17. While, as pointed out in Applegate by Franki J. at p. 4309 (79 ATC 4307), a ```permanent place of abode outside Australia' is to be read as something less than a permanent place of abode in which the taxpayer intends to live for the rest of his life'', it is important to know, as pointed out by Northrop J. at p. 4314, ``whether the taxpayer has abandoned any residence or place of abode he may have had in Australia'' and whether he has ``formed the intention to'' reside indefinitely outside Australia. That intention, as explained by his Honour, would appear to be in contrast to his intention to reside in a ``temporary or transitory place of abode outside Australia''. In the words of Fisher J. at p. 4317, the phrase ``permanent place of abode'' means:
``the taxpayer's fixed and habitual place of abode. It is his home, but not his permanent home. It connotes a more enduring relationship with the particular place of abode than that of a person who is ordinarily resident there or who has there his usual place of abode.''
18. In the present case there is no evidence in our opinion that would support a conclusion that the taxpayer formed the intention before or during either of the years in issue to abandon Australia as his place of residence or to reside indefinitely outside Australia within the time constraints explained in the Applegate case. On the contrary, the evidence shows that it was the taxpayer's intention at all relevant times to return to Australia at the end of two years, and that that event happened in fact. The evidence also shows, in our opinion, that the taxpayer's place of abode in Port Vila was temporary or transitory in two respects because, first, it depended upon the Bank continuing to lease the house in which he and his family lived and also because of the Bank's continuing agreement, in any event, to permit the taxpayer and his family to live in it. Secondly, having regard to the two-year period of his appointment, the taxpayer's place of abode in Port Vila, whilst being his home for the time being, was ``not his permanent home'' or the place of his permanent abode in the sense, as we would
ATC 349understand it, explained by Fisher J. This is so because, first, it lacked a ``more enduring relationship'' than that which could otherwise be expected to exist between the particular house or place of abode of a person who ordinarily resides there or who uses it as his usual place of abode. Secondly, arising out of the definite and temporary nature of the taxpayer's appointment, his home or place of abode in Port Vila lacked the essential characteristic of durability that we would understand to be a necessary ingredient of the meaning to be attached to the word ``permanent'' in the context in which it is used. In the circumstances, we do not think, on the basis of the Applegate decision, that the taxpayer established a ``permanent place of abode'' outside Australia during either of the years in issue or that his income from salary derived while in Port Vila is exempt from Australian tax.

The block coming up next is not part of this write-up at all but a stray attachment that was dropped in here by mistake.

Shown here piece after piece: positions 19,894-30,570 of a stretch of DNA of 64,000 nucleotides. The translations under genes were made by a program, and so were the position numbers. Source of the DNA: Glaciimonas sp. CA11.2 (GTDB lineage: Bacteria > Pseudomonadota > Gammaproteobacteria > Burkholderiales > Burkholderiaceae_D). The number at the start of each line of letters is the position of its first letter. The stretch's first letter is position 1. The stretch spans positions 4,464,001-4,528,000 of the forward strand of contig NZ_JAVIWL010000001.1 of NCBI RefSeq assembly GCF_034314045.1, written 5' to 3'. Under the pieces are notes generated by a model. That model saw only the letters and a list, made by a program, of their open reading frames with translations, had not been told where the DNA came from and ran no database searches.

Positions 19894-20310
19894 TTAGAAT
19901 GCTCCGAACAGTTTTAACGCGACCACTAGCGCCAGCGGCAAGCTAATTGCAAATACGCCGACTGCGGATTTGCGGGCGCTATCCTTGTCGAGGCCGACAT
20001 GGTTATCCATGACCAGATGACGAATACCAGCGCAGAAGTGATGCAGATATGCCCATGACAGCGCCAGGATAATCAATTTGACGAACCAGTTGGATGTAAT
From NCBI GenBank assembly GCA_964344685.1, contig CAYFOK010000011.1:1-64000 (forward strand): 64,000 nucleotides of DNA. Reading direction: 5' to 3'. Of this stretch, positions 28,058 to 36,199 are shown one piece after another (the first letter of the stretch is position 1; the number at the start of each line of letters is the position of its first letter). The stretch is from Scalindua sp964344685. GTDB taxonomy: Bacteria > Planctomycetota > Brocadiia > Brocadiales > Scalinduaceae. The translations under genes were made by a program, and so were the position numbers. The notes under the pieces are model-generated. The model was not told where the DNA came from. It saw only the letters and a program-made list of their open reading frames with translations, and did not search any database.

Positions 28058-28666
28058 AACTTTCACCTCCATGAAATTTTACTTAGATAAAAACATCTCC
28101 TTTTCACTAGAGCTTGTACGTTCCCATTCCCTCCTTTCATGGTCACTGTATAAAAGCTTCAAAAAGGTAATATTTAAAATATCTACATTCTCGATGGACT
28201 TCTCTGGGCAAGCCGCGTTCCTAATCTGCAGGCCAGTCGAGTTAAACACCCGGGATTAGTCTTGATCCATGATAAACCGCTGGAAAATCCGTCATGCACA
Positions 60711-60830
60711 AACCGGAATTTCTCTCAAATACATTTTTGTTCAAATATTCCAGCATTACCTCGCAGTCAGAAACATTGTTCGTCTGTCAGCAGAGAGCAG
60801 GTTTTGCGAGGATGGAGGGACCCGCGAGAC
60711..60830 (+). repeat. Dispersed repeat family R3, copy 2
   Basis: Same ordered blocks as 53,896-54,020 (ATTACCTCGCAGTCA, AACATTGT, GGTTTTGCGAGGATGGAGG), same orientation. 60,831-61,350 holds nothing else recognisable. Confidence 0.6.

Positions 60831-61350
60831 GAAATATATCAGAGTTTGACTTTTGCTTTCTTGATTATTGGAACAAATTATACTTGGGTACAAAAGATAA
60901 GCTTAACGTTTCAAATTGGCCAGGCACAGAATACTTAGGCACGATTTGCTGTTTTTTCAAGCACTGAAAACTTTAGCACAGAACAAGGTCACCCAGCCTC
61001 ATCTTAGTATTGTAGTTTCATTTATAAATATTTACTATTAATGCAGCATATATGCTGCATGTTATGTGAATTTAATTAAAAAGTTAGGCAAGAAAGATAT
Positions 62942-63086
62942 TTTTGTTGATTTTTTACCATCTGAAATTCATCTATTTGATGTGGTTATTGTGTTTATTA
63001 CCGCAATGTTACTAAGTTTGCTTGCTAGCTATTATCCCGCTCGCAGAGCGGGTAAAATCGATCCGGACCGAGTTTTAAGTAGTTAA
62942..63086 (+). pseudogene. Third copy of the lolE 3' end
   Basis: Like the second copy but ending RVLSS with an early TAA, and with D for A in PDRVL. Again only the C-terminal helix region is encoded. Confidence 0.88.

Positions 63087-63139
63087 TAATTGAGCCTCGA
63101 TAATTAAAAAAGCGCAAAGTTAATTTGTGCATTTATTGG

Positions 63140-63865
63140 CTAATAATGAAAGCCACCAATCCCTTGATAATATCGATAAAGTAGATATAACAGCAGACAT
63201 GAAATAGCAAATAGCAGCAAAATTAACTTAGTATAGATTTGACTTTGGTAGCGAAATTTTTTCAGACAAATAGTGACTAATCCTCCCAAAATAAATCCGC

19. As pointed out by Franki J. at p. 4309 in Applegate, ``Essentially the question is whether, as a matter of fact the taxpayer's permanent place of abode was outside Australia at the relevant time.'' As already indicated, we have found as a fact that that was not the position in the present case with the consequence that, in a material way, the facts differ from those in Jenkins (supra) where Sheahan J. concluded that Mr. Jenkins (on transfer to the New Hebrides for three years and who returned to Australia after 18 months) as a fact had a permanent place of abode outside Australia during the 1977 income year. As a consequence, his Honour was unable to say that the Board of Review No. 3, whose decision was under appeal, was in error in holding that the income of that year was not liable to income tax. In relation to the 1978 income year, also in issue, his Honour was ``unable to discern from the evidence before me whether prior to that date the taxpayer knew that the duration of his stay in Vila was going to be curtailed'' (82 ATC 4098 at p. 4101), and, accordingly, his Honour formed the opinion that the officer's New Hebrides income was not assessable and that the Board was not in error in coming to that same conclusion. Having regard to the differing facts in the present case and the Federal Court decision in Applegate, we do not think that the decision in Jenkins assists the present taxpayer.
20. For the above reasons, we would uphold the Commissioner's decisions on the objections and confirm the assessments in issue.